Dissecting the legislature's intent, Judge Stacy wrote that lawmakers had passed its first bill, LB 1, to put in place tough new mandatory reviews by the PSC of all future pipelines, as part of the agenc'’s constitutional mandate. But its second bill, LB 4, was clearly meant to let the Keystone XL be evaluated by NDEQ and the governor using an alternative review process.
In written comments filed with the State Department last year, a coalition of Nebraskan pipeline opponents recounted their reaction to passage of the new laws that left them angry and confused.
"Landowners immediately went to Nebraska Legislature Speaker [Mike] Flood’s office to gain clarity on how the Sandhills would be defined," they wrote. "TransCanada Vice President Robert Jones happened to be in Speaker Flood’s office as well, and surprisingly everyone was shuffled into a conference room. Speaker Flood suggested the landowners find some common ground with Robert Jones concerning the Sandhills." Flood, a conservative Republican known for brokering compromises, left office under term limits in 2013.
This time, the two sides would not be reconciled.
Instead, intense weeks of jockeying ensued in which Heineman's NDEQ, over the objections of landowners, redefined the formal boundaries of the Sandhills region on the map in a way that would make it seem easier for the pipeline to skirt around the sensitive lands. The proper boundaries of the Sandhills region remain in dispute to this day.
With state officials moving in TransCanada's direction, the outlook for the project was beginning to look rosier.
But then the Keystone XL’s proponents in the Congress decided to put their thumbs on the scale.
In a showdown over taxes and spending with President Obama, the House of Representatives on Dec. 13, 2011 and the Senate on Dec. 17 passed a bill extending a popular cut in payroll taxes for another year—and attached a provision demanding that Obama make a final decision on the Keystone line within 60 days. Unwilling to veto a tax bill he so fervently had sought, Obama signed the law.
The next month, on Jan. 18, 2012, Obama said that Congress had demanded that he act before he had enough information—including about fast-moving events in Nebraska, where the expedited review of the Keystone XL reroute was just gearing up. Obama denied the Keystone XL permit.
That changed the picture in a significant way, Judge Stacy explained in her opinion.
When the president denied the permit, "the practical impact was that if TransCanada reapplied for a presidential permit seeking approval of its Keystone XL pipeline route thorough Nebraska, the route would be subject to the PSC review process," she wrote.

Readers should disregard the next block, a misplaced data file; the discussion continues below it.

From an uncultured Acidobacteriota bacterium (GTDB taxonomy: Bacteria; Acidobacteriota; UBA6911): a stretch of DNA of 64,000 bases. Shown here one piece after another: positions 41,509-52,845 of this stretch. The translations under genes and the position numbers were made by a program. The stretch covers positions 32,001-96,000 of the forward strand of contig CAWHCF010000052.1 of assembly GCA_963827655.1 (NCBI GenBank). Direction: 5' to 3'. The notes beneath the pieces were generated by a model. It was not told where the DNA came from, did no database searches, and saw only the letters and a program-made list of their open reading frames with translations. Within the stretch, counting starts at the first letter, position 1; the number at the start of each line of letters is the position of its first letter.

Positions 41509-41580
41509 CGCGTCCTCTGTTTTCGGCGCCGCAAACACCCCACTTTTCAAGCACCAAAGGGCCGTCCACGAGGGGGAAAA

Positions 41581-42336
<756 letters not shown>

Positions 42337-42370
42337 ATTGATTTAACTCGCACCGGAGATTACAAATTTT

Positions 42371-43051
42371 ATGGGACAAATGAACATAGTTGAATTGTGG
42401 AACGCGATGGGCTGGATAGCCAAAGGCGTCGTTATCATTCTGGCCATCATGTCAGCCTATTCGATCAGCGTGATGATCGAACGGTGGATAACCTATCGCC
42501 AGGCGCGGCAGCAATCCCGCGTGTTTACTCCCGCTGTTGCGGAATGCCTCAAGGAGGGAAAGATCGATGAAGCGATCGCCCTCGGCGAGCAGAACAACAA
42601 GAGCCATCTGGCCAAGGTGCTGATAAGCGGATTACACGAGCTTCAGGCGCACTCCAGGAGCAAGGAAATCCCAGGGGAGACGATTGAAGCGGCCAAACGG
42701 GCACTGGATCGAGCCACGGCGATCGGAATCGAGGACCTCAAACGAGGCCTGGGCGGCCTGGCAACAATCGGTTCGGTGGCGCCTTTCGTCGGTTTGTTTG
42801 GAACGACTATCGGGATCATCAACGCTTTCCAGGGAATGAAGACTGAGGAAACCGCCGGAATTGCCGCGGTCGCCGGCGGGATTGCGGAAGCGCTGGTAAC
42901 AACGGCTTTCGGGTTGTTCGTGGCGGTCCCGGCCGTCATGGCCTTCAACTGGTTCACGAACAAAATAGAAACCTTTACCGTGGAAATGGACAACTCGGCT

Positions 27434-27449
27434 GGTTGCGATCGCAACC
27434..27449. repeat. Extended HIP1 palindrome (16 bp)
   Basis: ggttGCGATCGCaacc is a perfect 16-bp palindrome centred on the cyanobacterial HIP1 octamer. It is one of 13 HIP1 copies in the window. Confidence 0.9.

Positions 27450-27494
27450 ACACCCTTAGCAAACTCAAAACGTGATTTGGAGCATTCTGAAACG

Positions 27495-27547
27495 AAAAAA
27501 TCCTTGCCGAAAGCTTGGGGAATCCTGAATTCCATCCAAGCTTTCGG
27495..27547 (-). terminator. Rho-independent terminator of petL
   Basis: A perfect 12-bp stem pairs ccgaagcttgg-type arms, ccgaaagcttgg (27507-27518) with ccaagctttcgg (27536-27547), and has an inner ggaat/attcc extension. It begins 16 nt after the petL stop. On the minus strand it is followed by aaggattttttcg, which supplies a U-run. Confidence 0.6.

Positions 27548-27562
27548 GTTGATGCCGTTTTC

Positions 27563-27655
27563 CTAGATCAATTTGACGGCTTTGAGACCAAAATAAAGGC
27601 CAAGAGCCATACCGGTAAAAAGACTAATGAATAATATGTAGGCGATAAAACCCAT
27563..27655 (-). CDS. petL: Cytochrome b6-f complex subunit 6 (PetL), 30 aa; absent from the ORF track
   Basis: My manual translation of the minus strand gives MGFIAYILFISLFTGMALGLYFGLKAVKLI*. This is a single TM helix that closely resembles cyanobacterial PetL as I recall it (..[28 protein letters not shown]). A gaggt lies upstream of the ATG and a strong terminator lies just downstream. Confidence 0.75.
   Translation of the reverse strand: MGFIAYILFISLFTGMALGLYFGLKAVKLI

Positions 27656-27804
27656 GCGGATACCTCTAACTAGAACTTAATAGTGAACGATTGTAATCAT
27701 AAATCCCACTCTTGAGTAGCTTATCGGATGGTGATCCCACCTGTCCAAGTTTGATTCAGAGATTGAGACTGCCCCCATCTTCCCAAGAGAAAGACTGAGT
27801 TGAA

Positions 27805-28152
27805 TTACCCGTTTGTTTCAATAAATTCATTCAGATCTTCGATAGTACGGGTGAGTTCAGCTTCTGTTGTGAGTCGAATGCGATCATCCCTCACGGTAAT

Immediately recognizing the threat, the pipeline's supporters moved to rewrite the state's laws once again.
The day after Obama's rejection, on Jan. 19, 2012, State Sen. Jim Smith introduced yet another pipeline bill, LB 1161. "Unfortunately, we could not have anticipated the circumstances and the actions that occurred at the federal level that now jeopardize the agreements we reached last year," he said.
The new bill amended the previous two, LB 1 and LB 4. It eliminated the narrow loophole that let any pipeline avoid PCS review if it already had a permit pending. Written to cover TransCanada's pending case and no other, that provision was suddenly moot, because TransCanada's permit application had been nixed by Obama. But the new bill also widened the loophole by making it possible for any new pipeline application to skirt PCS and go through NDEQ instead. That would suit TransCanada's new circumstances.
Heineman signed LB 1161 into law on Apr. 17, 2012.
Post-LB 1161, All Is Under a Cloud
On the law's first day in force, Apr. 18, TransCanada submitted its initial documents for a rerouting through Nebraska. It handed the paperwork not to the PCS, but to NDEQ for evaluation. Now, both the pipeline and its path through the Nebraska bureaucracy would follow the traces on a new map.
On May 4, 2012, TransCanada applied once again for a presidential permit for the Keystone XL system's northern half, including the new Nebraska route. (The southern half, needing no presidential permit and blessed by Obama in a campaign photo-op that year, started delivering tar sands oil from Cushing, Okla. to the Gulf Coast this year.)
Three weeks later, following the instructions in Nebraska's new law, the State Department and the NDEQ signed a memorandum of understanding agreeing to jointly conduct "a collaborative environmental analysis" of the new route's impacts, and to "ensure that the environmental review is thorough, efficient and adequate."
NDEQ published its draft environmental report in October 2012, and although it was criticized by pipeline opponents in the state, the draft remained little changed in its final version.
On Jan. 22, 2013, Governor Heineman wrote Obama and Clinton, who was closing out her term as Secretary of State, to say that he had accepted the NDEQ evaluation and approved the new route through Nebraska. The State Department, in turn, would lean on the Nebraska analysis in its own draft supplemental environmental impact statement on the new route, which was published in draft form in March 2013 and in final form in January 2014.
Like everything that Nebraska did since passage of LB 1161, these environmental assessments may now be under something of a cloud.
In striking down the governor’s approval of the rerouted pipeline route, Stacy wrote, she was not issuing an "indictment of the work done by NDEQ" in its environmental evaluation. However, she went on, any work done in obedience to an unconstitutional law, "no matter how carefully performed, cannot stand."